Albert Robida (1848-1926)
Today known mostly as a caricaturist Robida was at first enrolled in a school to become a lawyer. He started drawing caricatures out of boredom and very soon began to contribute his illustrations to various magazines until (together with George Decau) established his own one called La Caricature, where many talented artists, including Louis Morin, Job and above already mentioned Grandville honed their skills.
Less known fact (at least to wider audience) is Robida's career as a science fiction writer. His work was lately rediscovered and reprinted. His visionary is astonishing. He correctly predicted many technological and social changes many decades in advance, from women emancipation and mass destruction weapons to pollution and smart phones.
Like most of the illustrators from France Robida illustrated some of the major works, including fairy tales from 1001 Arabian Nights as we can see on the illustration from Aladdin and magic lamp above.
Enter the sci fi world of A. Robida!
Gustave Dore (1832-1888)
We really can't make a list of famous French illustrators without Gustave Dore, sort of child prodigy without formal training but with an incredible talent which was already visible in his school years. He started career as a caricaturist and became an illustrator with Gargantua and Pantagruel by Rabelais. His speed of creating was legendary and in combination of skill (engraving was actually the field where Dore most excelled) he soon established a position of the illustrator in top demand.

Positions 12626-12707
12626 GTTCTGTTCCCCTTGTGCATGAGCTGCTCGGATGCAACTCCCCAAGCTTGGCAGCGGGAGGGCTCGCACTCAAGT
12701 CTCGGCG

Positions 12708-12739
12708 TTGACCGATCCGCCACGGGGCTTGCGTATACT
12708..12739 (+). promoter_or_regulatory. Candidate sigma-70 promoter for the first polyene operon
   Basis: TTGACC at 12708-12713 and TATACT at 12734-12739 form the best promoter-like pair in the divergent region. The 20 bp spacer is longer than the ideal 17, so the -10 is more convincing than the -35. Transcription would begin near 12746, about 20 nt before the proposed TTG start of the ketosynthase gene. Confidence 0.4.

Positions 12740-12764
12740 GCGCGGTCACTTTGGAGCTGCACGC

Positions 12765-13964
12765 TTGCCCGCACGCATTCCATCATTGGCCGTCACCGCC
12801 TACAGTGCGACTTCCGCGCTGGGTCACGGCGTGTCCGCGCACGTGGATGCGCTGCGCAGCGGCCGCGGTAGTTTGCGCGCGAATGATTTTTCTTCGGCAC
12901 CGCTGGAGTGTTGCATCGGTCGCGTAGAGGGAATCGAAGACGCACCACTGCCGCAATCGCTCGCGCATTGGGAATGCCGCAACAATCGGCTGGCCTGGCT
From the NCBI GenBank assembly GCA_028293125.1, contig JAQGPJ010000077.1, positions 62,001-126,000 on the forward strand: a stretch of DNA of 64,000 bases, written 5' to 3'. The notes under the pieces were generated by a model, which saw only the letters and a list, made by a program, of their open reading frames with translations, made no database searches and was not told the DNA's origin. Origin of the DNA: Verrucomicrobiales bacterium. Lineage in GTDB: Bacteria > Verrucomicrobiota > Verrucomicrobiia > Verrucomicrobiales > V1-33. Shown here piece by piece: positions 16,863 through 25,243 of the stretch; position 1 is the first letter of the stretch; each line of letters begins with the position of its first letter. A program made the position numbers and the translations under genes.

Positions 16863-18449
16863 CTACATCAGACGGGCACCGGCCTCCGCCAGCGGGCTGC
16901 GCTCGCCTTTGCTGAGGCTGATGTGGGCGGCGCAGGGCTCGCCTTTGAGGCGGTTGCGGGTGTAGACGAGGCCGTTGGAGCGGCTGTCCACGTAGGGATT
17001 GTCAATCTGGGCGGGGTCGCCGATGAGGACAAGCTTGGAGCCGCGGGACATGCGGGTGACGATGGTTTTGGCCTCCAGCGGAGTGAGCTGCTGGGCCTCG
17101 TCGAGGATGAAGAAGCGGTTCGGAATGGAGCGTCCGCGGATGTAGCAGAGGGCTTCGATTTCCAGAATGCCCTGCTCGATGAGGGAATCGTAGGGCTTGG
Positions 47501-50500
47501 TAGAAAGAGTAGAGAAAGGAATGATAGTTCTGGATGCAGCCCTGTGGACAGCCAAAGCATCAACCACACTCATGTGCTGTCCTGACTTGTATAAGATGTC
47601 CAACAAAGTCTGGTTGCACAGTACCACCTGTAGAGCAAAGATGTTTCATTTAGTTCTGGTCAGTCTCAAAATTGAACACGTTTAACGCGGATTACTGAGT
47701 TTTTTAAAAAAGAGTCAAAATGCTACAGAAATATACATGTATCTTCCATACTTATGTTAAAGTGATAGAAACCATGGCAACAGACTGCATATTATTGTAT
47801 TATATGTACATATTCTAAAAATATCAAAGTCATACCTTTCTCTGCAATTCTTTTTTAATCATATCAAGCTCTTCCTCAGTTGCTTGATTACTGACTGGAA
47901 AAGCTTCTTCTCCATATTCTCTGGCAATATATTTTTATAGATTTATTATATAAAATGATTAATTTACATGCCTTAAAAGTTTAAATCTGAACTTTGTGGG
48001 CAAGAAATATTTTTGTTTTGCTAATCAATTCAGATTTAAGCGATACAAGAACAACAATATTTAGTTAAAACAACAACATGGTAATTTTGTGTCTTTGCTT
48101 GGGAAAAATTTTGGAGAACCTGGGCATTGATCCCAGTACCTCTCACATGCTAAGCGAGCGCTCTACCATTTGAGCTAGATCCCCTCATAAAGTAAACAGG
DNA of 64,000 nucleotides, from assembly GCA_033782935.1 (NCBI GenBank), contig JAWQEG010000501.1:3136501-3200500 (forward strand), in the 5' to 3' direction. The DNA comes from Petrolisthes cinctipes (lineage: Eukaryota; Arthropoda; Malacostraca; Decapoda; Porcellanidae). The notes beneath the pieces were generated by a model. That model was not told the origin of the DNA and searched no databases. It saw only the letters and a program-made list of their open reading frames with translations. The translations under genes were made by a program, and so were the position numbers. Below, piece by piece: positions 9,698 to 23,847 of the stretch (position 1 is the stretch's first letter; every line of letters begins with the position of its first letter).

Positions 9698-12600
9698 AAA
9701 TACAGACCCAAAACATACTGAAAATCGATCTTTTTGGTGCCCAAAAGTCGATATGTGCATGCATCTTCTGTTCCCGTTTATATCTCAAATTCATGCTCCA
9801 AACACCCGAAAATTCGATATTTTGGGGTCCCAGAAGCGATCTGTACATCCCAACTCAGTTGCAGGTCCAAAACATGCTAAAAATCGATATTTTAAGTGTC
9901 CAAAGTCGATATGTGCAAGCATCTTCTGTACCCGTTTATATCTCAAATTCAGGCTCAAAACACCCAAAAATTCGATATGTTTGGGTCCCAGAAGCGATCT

He illustrated works by Dante Alighieri, Honore de Balzac, Jean de La Fontaine, Victor Hugo, John Milton, Charles Perrault, Edgar Allan Poe, Alfred Tennyson and other giants of classic literature, but his most know work is without doubt Dore's Bible. With more than one thousand (!) reprints all over the world this is without doubt the most successful illustrator ever.
Although it is hard to apply universal criteria, thanks to his skills and productivity (one published book with his works in every eight days on average through entire career which lasted 40 years!) Gustave Dore was probably the most successful illustrator of all times!
Did you know?
At the age of 16 Gustave Dore was already best paid illustrator in France!
Louis-Maurice Boutet de Monvel (1851-1913)
Boutet de Monvel was painter and illustrator with incredible sense for children's fantasy world, who is sometimes compared to Randolph Caldecott and Kate Greenaway from Great Britain.
He was a painter and started illustrating only when he became a father and was forced to find more predictable sources of income. His most famous works for children are drawings for Saint Nicolas: A comic book for boys and girls, Songs of France for French children, Old songs and dances for young children and Fables by de La Fontaine.
Despite his great success as illustrator, Maurice Boutet de Monvel never stopped thinking about himself as a history painter, so we shall not be surprised his masterpiece was somewhere between both of his professions. He wrote and illustrated Joan d'Arc (for kids) which brought him international fame.
More then hundred years after his death many of his works are still in print today.
- Metamorphoses by J. J. Grandville
Do you want to see ALL of J. J. Grandville's illustrations which brought him world fame?
- Why is A. Robida sometimes called the father of Science Fiction?
Find out why is Albert Robida sometimes called a father of sci fi genre!
- Selection of works by Boutet de Monvel
More interesting facts about Maurice Boutet de Monvel's life with additional illustrations from his most popular books.